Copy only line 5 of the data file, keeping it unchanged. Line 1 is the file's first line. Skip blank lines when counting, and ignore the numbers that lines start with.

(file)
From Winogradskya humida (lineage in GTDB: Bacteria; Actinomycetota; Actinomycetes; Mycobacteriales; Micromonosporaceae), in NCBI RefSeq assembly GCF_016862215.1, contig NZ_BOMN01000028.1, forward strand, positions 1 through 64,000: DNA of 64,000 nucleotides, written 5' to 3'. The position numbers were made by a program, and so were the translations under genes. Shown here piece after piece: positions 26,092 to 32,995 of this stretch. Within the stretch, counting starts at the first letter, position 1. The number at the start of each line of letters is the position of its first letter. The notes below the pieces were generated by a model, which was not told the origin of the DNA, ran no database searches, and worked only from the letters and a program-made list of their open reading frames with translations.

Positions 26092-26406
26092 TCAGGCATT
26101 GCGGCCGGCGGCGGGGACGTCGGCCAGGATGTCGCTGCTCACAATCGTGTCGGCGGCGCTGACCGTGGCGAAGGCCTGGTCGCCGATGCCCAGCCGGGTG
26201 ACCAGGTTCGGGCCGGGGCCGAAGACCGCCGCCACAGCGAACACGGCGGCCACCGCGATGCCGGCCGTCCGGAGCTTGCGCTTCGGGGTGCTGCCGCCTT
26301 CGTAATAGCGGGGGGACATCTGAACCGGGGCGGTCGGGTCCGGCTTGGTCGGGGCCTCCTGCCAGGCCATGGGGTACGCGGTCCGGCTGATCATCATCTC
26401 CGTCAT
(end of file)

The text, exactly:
26201 ACCAGGTTCGGGCCGGGGCCGAAGACCGCCGCCACAGCGAACACGGCGGCCACCGCGATGCCGGCCGTCCGGAGCTTGCGCTTCGGGGTGCTGCCGCCTT